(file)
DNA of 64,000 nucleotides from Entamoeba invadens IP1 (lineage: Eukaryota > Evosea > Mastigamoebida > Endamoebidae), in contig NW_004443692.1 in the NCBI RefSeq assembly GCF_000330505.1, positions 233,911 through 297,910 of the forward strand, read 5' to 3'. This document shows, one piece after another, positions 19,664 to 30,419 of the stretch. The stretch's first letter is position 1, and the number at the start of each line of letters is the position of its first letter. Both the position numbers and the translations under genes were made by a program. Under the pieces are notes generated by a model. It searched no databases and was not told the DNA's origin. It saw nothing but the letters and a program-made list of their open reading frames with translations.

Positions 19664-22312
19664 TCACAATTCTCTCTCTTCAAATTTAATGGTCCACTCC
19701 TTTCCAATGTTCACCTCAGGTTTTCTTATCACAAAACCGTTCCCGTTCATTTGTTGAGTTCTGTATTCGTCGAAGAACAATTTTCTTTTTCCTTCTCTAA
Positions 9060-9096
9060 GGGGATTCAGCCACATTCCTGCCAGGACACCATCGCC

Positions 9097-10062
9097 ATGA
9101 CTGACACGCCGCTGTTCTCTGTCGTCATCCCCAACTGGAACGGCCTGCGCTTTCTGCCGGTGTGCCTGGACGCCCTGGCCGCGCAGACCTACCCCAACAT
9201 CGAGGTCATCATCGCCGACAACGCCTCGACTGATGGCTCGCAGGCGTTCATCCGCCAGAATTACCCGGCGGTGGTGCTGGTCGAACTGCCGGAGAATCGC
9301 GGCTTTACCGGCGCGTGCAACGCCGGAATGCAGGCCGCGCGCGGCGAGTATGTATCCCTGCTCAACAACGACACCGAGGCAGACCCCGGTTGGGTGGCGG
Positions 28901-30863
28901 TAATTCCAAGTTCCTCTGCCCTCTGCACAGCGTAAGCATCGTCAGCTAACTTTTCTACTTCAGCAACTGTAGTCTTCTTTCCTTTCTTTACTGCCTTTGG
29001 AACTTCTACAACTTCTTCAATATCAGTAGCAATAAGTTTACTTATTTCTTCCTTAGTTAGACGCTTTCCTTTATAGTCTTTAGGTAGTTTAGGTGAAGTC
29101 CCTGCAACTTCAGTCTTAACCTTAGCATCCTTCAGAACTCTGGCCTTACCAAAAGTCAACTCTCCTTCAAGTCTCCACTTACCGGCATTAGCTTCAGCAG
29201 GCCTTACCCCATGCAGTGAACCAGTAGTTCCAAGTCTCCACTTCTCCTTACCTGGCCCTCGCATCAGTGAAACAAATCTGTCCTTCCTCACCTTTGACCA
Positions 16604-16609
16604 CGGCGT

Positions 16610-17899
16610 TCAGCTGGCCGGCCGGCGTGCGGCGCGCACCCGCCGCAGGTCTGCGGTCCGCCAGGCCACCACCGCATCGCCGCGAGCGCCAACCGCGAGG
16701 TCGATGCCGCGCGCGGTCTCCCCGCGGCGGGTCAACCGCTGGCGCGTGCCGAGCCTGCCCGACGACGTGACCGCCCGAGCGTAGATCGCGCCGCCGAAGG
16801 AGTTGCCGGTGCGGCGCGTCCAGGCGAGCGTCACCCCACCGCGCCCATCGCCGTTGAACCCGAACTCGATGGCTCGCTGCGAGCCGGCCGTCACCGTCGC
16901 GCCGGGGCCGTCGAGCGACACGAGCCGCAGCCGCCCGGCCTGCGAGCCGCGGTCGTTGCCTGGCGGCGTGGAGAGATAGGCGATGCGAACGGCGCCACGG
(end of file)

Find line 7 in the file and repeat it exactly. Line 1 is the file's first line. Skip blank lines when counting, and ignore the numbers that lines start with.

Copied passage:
Positions 9097-10062